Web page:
The Tennessean makes the case:
- Six of the conference’s top seven passers from 2011 are back, including a leading preseason Heisman candidate in Arkansas senior Tyler Wilson.
- Two years ago, the SEC had a record four 3,000-yard passers. That number could be matched or even exceeded this season by a group of quarterbacks that includes Georgia’s Aaron Murray, Tennessee’s Tyler Bray, Alabama’s A.J. McCarron and Missouri’s James Franklin.
- First-year Ole Miss Coach Hugh Freeze has installed an up-tempo, spread offense.
- LSU will air it out more with ex-Georgia QB Zach Mettenberger, something it couldn’t do with Jordan Jefferson and Jarrett Lee.
- Mississippi State is tailoring its offense to Tyler Russell’s ability to throw in the pocket.
- Vanderbilt’s Jordan Rodgers and South Carolina’s Connor Shaw should post better numbers after assuming starting roles during the 2011 season.
Very impressive, no? Some of it I’ll buy. Rodgers and Shaw will start all season, so their numbers should improve. Ditto for Bray, if he and his receivers stay healthy. Ole Miss will probably be better at throwing the ball, never a Houston Nutt area of strength. And then there are the two newcomers from the Big 12, right?
But it’s not as strong as it sounds. TAMU was a good passing team last year (#18 nationally) and Sumlin certainly likes to throw the ball. But Missouri was 62
thnd. For context, that’s fourteen spots behind Georgia.
As for all these 3,000-yard passers suddenly expected to sprout up – where were they in 2011? The SEC only had two of those last year – and both have lost significant chunks of their receiving corps to the NFL and/or redeployment (Malcolm Mitchell). Mettenberger’s got a big arm, but everyone seems to forget that Jarrett Lee didn’t throw badly at all last season and still lost his job. And, sure, Nutt is gone, but so is Bobby Petrino.
Besides all of that, there’s this: the SEC boasts four of the top ten teams in passing defense from 2011 and ten in the top thirty. (By comparison, the Big 12 had none
#19 Nebraska.) Add to that serious quarterback questions at Florida, Auburn and Kentucky and I can’t say the optimism is justified.
13 responses to “Is the SEC on the verge of becoming a passing league in 2012?”
I had to think about it for a minute so I don’t blame ya Senator, but Nebraska played in the B1G last year. Texas was the highest rated passing defense from the Big XII at #41.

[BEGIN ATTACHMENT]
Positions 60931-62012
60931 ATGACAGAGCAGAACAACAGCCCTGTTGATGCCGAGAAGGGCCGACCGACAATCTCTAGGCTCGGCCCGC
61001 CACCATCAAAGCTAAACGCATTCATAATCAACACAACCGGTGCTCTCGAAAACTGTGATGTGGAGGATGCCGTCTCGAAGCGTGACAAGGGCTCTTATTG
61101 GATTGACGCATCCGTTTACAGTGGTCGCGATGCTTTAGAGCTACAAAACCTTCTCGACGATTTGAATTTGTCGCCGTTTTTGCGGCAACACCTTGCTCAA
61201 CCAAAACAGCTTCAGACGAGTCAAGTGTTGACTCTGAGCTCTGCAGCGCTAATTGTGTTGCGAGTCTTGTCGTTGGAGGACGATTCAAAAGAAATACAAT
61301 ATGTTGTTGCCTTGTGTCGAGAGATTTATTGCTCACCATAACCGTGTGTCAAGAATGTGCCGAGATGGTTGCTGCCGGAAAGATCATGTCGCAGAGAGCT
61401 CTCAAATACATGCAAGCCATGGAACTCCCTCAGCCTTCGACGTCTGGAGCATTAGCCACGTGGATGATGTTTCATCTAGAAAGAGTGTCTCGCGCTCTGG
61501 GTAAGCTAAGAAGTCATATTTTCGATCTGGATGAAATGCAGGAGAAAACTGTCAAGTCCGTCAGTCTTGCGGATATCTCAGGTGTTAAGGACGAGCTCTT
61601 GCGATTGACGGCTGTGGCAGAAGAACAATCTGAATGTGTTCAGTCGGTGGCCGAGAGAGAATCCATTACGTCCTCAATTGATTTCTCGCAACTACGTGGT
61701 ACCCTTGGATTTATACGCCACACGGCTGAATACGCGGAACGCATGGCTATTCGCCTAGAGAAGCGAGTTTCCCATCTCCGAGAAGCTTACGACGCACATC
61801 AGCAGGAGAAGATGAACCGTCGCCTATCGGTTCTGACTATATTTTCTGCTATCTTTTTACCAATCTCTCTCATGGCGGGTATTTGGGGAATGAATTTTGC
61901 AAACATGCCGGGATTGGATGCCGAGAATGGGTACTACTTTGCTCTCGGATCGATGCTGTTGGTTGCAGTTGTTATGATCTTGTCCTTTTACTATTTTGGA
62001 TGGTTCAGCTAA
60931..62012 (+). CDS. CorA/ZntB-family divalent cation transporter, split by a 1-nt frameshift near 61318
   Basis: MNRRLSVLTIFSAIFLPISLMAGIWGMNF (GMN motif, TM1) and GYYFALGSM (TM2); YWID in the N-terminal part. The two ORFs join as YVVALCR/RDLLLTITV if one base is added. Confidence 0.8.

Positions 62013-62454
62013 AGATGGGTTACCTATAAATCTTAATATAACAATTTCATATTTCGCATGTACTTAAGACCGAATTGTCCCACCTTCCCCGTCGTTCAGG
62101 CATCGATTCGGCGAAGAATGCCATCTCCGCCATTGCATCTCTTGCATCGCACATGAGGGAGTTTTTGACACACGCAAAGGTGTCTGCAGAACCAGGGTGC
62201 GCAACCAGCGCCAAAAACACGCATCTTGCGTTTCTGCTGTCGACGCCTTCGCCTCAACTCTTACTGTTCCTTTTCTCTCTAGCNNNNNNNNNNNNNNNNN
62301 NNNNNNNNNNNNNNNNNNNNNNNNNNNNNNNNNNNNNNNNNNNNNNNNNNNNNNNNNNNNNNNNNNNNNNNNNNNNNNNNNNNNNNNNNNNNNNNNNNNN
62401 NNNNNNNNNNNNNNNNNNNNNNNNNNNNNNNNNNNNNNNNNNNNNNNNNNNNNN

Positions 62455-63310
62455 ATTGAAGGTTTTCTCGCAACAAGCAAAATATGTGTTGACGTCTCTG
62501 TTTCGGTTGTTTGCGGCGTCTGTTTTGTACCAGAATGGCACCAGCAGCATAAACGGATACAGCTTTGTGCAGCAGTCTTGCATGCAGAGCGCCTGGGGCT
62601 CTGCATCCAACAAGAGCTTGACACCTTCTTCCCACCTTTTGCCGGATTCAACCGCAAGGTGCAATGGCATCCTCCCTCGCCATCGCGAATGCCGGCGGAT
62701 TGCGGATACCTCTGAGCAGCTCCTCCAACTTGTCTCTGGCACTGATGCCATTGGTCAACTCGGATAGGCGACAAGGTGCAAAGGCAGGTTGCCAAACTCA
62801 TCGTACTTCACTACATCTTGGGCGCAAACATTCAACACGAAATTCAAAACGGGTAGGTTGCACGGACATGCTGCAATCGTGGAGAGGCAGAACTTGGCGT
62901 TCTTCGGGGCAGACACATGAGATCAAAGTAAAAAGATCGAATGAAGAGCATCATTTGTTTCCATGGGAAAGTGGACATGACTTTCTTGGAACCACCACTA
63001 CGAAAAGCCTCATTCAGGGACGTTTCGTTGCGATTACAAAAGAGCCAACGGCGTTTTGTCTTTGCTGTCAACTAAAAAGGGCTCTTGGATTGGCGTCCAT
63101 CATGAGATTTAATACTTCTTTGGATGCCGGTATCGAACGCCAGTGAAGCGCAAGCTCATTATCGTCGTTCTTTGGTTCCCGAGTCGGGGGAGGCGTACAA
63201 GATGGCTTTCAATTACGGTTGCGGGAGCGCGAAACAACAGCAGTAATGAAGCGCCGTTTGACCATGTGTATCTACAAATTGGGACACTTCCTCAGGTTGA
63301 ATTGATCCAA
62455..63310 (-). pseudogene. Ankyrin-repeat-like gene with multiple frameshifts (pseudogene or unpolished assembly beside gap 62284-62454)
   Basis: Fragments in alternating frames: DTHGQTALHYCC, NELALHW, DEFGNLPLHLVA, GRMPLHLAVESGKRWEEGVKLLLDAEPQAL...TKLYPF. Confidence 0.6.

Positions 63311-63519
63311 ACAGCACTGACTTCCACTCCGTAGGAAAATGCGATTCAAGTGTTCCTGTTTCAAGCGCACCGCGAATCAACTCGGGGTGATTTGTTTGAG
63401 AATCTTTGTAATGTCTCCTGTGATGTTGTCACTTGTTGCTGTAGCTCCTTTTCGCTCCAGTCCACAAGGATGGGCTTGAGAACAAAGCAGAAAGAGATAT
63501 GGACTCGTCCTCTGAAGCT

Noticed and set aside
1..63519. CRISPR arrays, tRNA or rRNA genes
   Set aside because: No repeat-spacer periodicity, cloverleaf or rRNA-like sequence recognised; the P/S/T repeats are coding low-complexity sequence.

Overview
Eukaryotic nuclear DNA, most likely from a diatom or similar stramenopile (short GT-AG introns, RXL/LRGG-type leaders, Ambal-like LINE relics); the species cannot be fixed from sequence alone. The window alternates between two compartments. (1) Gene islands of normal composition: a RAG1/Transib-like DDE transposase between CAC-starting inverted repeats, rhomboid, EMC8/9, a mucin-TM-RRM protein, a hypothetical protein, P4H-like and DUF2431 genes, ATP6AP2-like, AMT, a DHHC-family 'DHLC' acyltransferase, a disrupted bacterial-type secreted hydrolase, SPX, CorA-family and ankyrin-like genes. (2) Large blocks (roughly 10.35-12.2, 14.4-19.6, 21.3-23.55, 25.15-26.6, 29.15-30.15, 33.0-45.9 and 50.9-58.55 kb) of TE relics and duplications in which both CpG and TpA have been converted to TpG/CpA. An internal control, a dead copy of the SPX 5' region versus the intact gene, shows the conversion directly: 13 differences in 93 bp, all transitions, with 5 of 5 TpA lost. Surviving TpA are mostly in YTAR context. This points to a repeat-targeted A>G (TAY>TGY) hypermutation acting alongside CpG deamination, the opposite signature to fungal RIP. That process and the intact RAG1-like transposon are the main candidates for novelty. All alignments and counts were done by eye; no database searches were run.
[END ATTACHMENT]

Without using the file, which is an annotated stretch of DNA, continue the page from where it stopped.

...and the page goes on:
Brain fart! Old habits die hard.
Thanks for the catch.
Also, 62th? 🙂
I theem to have developed a lithp.
Enter Willie Martinez pass defense as trump card Senator
True, but that’s offset to some extent by BVG replacing Roof.
Opine that many are developing short pass strategies somewhat like Boise throws. It’s quick, effective and you can’t get to the QB in time. Qbs, ends and WRs are working on timing patterns (as we type) to offset the air D. You can rack up a lot of air yards with that kind of O weapon.
I may be the only one who feels this way but Bray is just no that impressive to me. Aside from his personal issues, he seems to only throw well when able to set up and experience no pressure. I must be wrong because so many sing his praises but i wonder if he just looks that good to everyone because QBing at TN has been so bad so long. Time will tell….if he stays eligible.
Jarrett Lee didn’t throw badly at all last season and still lost his job.
Not true. Lee handled the same kind of managed gameplan that LSU ran with Jefferson as well, but he was hardly a good passer. Couldn’t come off a second read, couldn’t make a throw with any pressure in his face, or look anything off over the middle. Neither guy was any good, ultimately.
I don’t know that Zach Mettenberger is going to be all that great (I feel pretty good about it but I’m not gonna go off and say he’s gonna be awesome or anything outlandish), but at the very least he’s going to be able to handle the basic benchmarks that most people would take for granted at quarterback.
You watched the guy a lot more closely than I did, so I’ll defer to your judgment, but it’s worth noting that Lee ranked tops in the conference in passer rating for all quarterbacks with at least 100 passing attempts.
That he did, but again, it was running one of the more limited gameplans I’ve ever seen a QB run. Sometimes with one or two-WR looks with his reads being “one-two-throw it away” because the coaches didn’t trust him. Not that they did Jefferson either really, I think they just viewed him as fitting the team strength (running the ball) much better.
Regardless how how good or bad Mettenberger plays this year, I feel pretty good in saying LSU will at least have a “normal” looking passing game.
Jury is still out on Mettenberger … Spring Practice heroes don’t usually make for SEC royalty in the regular season, and I still suspect that despite Mark Richt’s consistentcy in dismissing guys who act stupid in public, he would have found a way to keep Mett if he thought the kid could be No. 1.